Lasting Power of Attorney
A lasting power of attorney (LPA) is a way of giving someone you trust the legal authority to make decisions on your behalf if you lose the mental capacity to do so in the future, or if you no longer want to make decisions for yourself.
There are two types of LPA:
1. Lasting Power of Attorney for financial decisions
An LPA for financial decisions can be used while you still have mental capacity, or you can choose for it to only come into force if you lose capacity.
An LPA for financial decisions can cover things such as:
- Buying and selling property
- Paying the mortgage
- Investing money
- Paying bills
- Arranging repairs to property
You can restrict the types of decisions your attorney can make, or let them make all decisions on your behalf.
If you’re setting up an LPA to make your financial decisions, they must keep accounts and make sure their money is kept separate from yours.
You can ask for regular details of how much is spent and how much money you have. These details can be sent to your solicitor or a family member if you lose mental capacity. This offers an extra layer of protection.
2. Lasting Power of Attorney for health and care decisions
This covers health and care decisions and can only be used if you have lost mental capacity to make those decisions yourself. A health and care attorney can generally make decisions about things such as:
- Where you should live
- Your medical care
- What you should eat
- Who you should have contact with
- What kind of social activities you should take part in
You can also give special permission for your attorney to make decisions about life-saving treatment. You can find out more on how to make and register a lasting power of attorney on GOV.UK.
Lasting Power of Attorney letter template
A responsible third party can inform an organisation of their lasting power of attorney by completing and sending the following draft letter accompanied with a copy of the signed lasting power of attorney document – LPA template letter.
Ordinary Power of Attorney
An ordinary power of attorney allows one or more people, known as your attorney, to make financial decisions on your behalf. It only lasts whilst you still have the mental capacity to make your own decisions. You may want to set one up if, for example:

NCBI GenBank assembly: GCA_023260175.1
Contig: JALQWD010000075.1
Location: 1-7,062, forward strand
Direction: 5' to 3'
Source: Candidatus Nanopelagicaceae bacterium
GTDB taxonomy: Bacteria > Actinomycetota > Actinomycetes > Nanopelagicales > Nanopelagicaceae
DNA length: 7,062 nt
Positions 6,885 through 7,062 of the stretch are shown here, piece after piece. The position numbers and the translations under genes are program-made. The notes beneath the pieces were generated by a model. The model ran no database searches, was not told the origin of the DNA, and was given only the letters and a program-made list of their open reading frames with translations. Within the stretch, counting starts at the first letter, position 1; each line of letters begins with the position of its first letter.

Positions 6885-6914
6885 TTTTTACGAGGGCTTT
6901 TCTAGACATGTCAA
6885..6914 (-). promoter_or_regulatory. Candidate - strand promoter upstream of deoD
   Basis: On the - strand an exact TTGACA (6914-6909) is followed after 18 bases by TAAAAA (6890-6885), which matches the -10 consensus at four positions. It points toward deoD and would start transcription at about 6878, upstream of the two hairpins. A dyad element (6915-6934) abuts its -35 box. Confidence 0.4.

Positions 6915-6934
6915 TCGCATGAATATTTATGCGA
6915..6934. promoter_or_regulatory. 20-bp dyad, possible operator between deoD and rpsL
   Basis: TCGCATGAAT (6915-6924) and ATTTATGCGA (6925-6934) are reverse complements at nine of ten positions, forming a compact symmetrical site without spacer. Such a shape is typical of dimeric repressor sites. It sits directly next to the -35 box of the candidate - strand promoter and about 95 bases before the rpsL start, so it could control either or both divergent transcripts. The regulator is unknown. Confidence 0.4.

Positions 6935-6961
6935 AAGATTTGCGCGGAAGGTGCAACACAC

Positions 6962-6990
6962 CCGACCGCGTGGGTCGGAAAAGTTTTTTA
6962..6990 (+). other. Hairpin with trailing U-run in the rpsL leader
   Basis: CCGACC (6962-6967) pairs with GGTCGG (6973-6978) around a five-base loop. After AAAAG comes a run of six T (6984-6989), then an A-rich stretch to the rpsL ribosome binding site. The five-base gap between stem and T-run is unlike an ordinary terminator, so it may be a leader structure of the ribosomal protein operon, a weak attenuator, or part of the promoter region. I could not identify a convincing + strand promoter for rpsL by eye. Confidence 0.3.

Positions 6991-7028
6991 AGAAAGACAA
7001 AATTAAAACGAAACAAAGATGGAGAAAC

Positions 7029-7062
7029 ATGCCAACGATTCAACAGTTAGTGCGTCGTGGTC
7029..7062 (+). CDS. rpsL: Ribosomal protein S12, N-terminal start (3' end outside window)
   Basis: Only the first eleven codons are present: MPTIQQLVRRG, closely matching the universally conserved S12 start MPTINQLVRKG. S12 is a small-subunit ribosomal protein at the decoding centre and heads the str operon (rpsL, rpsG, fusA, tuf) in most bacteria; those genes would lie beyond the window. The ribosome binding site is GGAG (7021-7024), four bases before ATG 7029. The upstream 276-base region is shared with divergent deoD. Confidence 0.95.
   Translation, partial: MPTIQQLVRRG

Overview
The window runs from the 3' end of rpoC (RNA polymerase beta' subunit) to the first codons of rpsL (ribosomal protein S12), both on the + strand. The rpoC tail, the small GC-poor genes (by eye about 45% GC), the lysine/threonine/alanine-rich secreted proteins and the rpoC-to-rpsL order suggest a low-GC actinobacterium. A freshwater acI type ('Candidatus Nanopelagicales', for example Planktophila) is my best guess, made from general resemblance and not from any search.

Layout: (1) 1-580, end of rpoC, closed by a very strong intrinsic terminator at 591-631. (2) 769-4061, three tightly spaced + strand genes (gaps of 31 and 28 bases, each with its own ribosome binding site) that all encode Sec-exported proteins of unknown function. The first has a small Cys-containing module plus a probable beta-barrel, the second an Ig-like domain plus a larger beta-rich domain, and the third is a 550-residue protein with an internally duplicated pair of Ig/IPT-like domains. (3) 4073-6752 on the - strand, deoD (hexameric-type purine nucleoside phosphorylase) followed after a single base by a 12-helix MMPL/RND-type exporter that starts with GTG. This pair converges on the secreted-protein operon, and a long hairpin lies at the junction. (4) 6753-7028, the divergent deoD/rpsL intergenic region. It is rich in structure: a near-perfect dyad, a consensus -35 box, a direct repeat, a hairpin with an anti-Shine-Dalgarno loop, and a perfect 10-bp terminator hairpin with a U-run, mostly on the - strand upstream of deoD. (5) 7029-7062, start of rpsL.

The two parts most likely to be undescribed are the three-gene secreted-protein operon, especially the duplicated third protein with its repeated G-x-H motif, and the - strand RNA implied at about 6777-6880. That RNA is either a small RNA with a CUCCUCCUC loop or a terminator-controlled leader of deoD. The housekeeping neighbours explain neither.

- You need someone to act for you for a temporary period, such an when you’re on holiday or in hospital
- You want someone to act for you while you’re still able to supervise their actions and teach them how to be your lasting power of attorney
You can limit the power you give your chosen attorney so that they can only deal with certain assets. For example, your bank account but not your home.
If there comes a time when you don’t have the mental capacity to make your own decisions, you should set up a Lasting Power of Attorney (see above about that).
Template letter for Ordinary Power of Attorney (click the link below to download)
A responsible third party can inform an organization of their power of attorney by completing and sending the following template letter accompanied with a copy of the signed power of attorney document – POA template letter.
If you don’t have an LPA and lose mental capacity, then no one is legally authorised to make decisions for you. This can be a problem, so someone can apply to the Court of Protection for a Deputyship Order.
If there’s no friend or family member who is suitable or willing to act as a deputy, the Court of Protection can appoint a professional from a panel.
Sometimes, two or more deputies are appointed. They can be asked to act together or independently.
You can apply to become someone’s deputy if they ‘lack mental capacity’. This means that they cannot make a decision for themselves at the time it needs to be made. They may still be able to make decisions for themselves at certain times.
People may lack mental capacity because of, for example:
- Injury or illness
- Learning disabilities
Types of deputy
Like with LPAs, there are two types of deputy:
- Property and financial affairs deputy
You’ll do things like pay the person’s bills or organise their pension.
- Personal welfare deputy
You’ll make decisions about medical treatment and how someone is looked after.
Find out more at GOV.UK.
Deputy template letter (click the link below to download)
A responsible third party can inform an organisation of their deputyship by completing and sending the following template letter accompanied with a copy of the Court of Protection deputy document: CPD template letter
Office of the Public Guardian
The Office of the Public Guardian is responsible for:
- Registering lasting power of attorneys
- Appointing and supervising deputies
- Making sure an attorney or deputy is carrying out their duties properly
- Dealing with complaints and objections about attorneys and deputies
The contact details of the Office of the Public Guardian are:
Address: The Office of the Public Guardian, PO Box 16185, Birmingham, B2 2WH
Telephone: 0300 456 0300
Textphone: 0115 934 2778
Fax: 0870 739 5780